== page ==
This Sunday (3/2), Gloria Deluxe, headed by performer Cynthia Hopkins, will be playing a concert at St. Ann’s Warehouse to celebrate the release of their album for Must Don’t Whip Um, part two of their Accinosco Trilogy. The first part, Accidental Nostalgia, premiered in 2004, and the Success of Failure (or, the Failure of Success) is currently a work in progress. Cynthia agreed to speak with yours truly, despite my borderline-psychotic posts on her, and we spoke at length about the concert, the Accinosco Trilogy, the creative process, and the purity of our love for each other. … Fine. No purity of love talk. But it was implied. Really. … Enjoy.
TWEED: What exactly is Sunday’s performance going to be? It’s billed as a concert, but I refuse to believe that’s it.
CYNTHIA: Part of it is to try out some new material and to celebrate the album release [of Must Don’t Whip Um] and I hope it will be really uplifting and invigorating and celebratory, but it’s also got a retrospective and a preview aspect to it because we’re going to do songs from Accidental Nostalgia and Must Don’t Whip Um and songs from the new show, and some from the new collection of love songs that we’ve wanted to do for a long time, but never had the chance to do. So there’ll be costume changes—we’re looking at least four—and some new material and dancing and video—so it’ll be a kind of extravaganza.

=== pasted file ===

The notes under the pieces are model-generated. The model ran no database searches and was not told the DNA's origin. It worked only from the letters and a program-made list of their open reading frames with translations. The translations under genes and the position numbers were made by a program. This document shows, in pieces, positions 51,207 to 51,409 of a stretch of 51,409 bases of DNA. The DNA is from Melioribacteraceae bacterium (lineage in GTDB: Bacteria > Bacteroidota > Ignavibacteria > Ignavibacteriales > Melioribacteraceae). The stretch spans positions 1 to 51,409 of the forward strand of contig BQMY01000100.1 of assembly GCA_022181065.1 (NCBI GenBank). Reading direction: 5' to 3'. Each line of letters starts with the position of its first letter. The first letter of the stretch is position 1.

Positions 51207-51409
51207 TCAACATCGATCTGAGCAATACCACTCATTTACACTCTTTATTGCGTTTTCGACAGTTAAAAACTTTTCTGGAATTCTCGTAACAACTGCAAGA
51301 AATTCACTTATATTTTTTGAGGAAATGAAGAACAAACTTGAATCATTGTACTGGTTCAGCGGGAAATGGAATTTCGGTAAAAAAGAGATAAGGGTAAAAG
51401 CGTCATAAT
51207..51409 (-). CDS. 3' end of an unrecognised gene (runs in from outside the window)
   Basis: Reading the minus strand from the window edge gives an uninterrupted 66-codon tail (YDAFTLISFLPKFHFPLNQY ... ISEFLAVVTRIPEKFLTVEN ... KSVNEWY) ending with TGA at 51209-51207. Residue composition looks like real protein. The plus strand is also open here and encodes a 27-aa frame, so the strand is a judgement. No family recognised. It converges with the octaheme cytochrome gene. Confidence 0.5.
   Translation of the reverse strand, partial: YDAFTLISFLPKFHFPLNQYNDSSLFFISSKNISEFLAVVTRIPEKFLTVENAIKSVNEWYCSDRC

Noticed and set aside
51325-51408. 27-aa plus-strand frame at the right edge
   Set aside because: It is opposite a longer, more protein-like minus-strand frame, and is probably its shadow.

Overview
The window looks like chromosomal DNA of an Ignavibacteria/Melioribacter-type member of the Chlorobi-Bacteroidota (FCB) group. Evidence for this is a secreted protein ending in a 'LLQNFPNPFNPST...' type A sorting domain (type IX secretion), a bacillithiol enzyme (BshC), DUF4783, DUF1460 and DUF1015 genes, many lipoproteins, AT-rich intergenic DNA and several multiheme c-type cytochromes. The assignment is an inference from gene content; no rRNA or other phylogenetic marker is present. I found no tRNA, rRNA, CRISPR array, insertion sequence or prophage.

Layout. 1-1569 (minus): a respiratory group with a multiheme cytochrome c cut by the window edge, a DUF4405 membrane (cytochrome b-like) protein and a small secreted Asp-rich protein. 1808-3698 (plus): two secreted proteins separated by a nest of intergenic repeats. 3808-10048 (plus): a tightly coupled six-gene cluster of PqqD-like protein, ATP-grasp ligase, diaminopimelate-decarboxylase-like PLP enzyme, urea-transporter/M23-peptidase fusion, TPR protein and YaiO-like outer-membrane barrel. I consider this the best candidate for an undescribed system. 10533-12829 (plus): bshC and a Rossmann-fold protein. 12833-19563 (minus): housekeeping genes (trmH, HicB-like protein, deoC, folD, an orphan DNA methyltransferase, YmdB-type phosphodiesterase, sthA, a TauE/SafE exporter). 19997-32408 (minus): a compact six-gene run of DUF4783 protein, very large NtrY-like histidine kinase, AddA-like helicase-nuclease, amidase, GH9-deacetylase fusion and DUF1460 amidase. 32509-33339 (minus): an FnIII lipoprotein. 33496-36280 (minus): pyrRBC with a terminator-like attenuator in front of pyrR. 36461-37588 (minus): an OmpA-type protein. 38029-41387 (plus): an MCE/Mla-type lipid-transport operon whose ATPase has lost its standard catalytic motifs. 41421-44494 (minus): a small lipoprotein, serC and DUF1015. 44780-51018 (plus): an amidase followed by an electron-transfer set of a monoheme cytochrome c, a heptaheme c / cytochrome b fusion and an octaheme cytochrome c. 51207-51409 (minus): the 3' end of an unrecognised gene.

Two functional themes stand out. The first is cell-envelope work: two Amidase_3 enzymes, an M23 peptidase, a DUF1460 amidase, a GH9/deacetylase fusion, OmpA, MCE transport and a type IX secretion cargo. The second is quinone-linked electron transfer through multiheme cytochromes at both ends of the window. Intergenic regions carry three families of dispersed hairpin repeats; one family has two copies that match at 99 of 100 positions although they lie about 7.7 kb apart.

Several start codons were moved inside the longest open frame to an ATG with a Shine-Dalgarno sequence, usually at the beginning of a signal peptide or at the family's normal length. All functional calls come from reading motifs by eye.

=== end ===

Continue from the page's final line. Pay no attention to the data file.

T: Where did you get the idea for the Accinosco Trilogy?
C: It emerged in an organic fashion from an investigation into neurology and psychology of amnesia, and that was a search driven by personal experience. It’s all kind of this large tapestry spun from all different threads, but the seeds came from interest in amnesia.
T: Was it like a George Lucas idea, where you had the whole saga in mind from the beginning, or has it been made piece by piece?
C: The pieces have emerged one from the other like Russian dolls, as soon one is opened up there is more in there; the making of the first lead to the making of the second, but ultimately it’s a saga about personal evolution and self transformation, so I guess that kind of naturally lends itself to a continuation. But a trilogy is such a naturally and deeply entrenched concept for us. We’re the trilogy: we’re born, we live and we die. It’s our own sense of mortality. I think that’s why it’s so apparent in religion and philosophy and mythology. The first piece is about birth, of exploration of one’s past, the second being a living out, of a transformation, and the third is about the end of things.
T: How did all this begin? Were you a musician first? A theatre-maker?
C: I was a theater performer and maker and writer and songwriter for many years, so the band was taking shape at the same time I was creating theatre in collaborative groups, so both of those were evolving separately but at a good time together.
T: What do you want to accomplish or convey with the trilogy?